Sometimes the very best intentions can totally flatline, killing conversion rates and ROI faster than you can say "CPR, STAT!"
Your SaaS marketing team might have fantastic ideas, but if they aren't part of an integrated, multi-faceted inbound approach - they won't get you anywhere, which leads to regrettable wastes of time and money - and an inevitable slowing of the lead-conversion pulse.
Is Your Software Marketing Team Guilty of These Killer Mistakes?
Here are five of the most common mistakes we notice when we're called in to resuscitate poorly performing websites. If you tackle these five areas, you may not need to call us at all.
Putting out tons of short, keyword-rich content. Some marketers have interpreted the news "Google likes fresh content" to mean their website will be ignored by crawlers if they aren't putting something out there every day. In fact, while regular content creation is a fundamental goal of any marketing plan, quality is definitely more important than quantity.
If you're putting short blog posts out there regularly—without any real depth or synthesis with other longer-format content—odds are you're doing more harm than good because you aren't providing enough in-depth, informational posts or offers to meet your customers where they're at, nor are you directing them to anywhere other than the beginning or end of the funnel.
Over-focusing on keyword ranking. It's hard to get out of the keyword ranking obsession rut. Keywords were an integral part of SEO for online marketing's first decade or so. Keywords play a slightly different role these days. They're still important, but Google wants more original, thoughtful, genuine content, and their web crawlers are unbelievably good at sussing that out from keyword-rich and information-poor offerings.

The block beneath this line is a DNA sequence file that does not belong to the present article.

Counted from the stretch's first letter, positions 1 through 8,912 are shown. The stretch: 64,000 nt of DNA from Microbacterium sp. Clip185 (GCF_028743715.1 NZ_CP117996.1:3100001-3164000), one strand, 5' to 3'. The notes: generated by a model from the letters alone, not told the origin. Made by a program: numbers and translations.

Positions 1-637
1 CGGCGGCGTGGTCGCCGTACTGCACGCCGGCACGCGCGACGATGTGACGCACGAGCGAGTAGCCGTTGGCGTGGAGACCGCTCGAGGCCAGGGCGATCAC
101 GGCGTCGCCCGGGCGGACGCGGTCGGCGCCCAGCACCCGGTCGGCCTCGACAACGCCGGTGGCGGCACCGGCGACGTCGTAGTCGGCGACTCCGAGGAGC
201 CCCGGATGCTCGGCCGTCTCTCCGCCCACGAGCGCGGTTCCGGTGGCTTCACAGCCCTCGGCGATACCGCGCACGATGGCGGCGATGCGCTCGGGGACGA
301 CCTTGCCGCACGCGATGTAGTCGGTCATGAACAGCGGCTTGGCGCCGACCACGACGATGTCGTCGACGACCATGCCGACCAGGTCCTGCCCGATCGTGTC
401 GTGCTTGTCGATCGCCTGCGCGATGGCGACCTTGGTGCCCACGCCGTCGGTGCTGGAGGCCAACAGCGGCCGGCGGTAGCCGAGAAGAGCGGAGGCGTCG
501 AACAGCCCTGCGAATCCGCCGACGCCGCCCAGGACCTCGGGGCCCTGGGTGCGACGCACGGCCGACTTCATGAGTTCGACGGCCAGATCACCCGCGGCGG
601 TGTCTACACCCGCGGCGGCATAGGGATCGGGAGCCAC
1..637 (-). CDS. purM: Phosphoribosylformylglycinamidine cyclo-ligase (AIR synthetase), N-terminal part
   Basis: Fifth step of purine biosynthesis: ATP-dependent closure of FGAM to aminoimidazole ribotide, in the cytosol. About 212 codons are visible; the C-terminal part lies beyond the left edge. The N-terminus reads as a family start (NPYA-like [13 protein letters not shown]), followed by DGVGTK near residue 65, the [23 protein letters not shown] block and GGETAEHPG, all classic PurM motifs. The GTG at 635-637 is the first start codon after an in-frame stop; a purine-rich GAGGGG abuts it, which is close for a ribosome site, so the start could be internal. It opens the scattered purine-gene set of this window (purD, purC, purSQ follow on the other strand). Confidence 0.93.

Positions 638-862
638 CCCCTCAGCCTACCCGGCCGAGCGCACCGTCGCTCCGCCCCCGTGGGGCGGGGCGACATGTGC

While figuring out which keyword phrases are most likely to be used by your target market at various stages of their buying cycle is awesome, this should never over-compensate for writing high-quality material that makes visitors/prospects feel heard, understood, informed and attended to.
Using PPC budgets for bottom-funnel buyers. Investing money in PPC ads is a risk because you're spending precious dollars whether those clicks result in an ROI or not. Thus, many SaaS marketing teams link PPC ads to offers at the sales funnel's tail-end, thinking that will improve conversions. In fact, this totally backfires.
PPC ads should be as evenly distributed across the buyer-cycle strata as the rest of your content so that you have a better chance of nurturing qualified leads into sales. The ROI may take a little longer to tally, but that sure beats the bounce rates from newbies who are scared off by high-pressure tactics.
Buying email lists. Holy cow, don't do this. You want to turn someone off? Populate their inbox with information they don't want or need right now (called spam!). Next time they see your brand, they'll cringe. Purchasing email lists is wrong-wrong-wrong and using them is the digital equivalent of cold calling. Ick.
Instead, grow your email lists organically by cultivating content and creating offers that compel prospects to opt in. Now you're talking to people who actually want to listen.
Becoming trapped in the digital world. Yes, online and mobile searches are the foundation of inbound software marketing, but it's still important to get yourself out there. Attend trade shows, reserve exhibit space at industry-relevant events, volunteer in your community; nothing builds brand recognition like personal connection. So go forth into the public sphere, and don't forget to invite current prospects from your database while you're at it.
If your software marketing lead conversions and/or sales seem to be flatlining, think about these 5 mistakes and start triaging.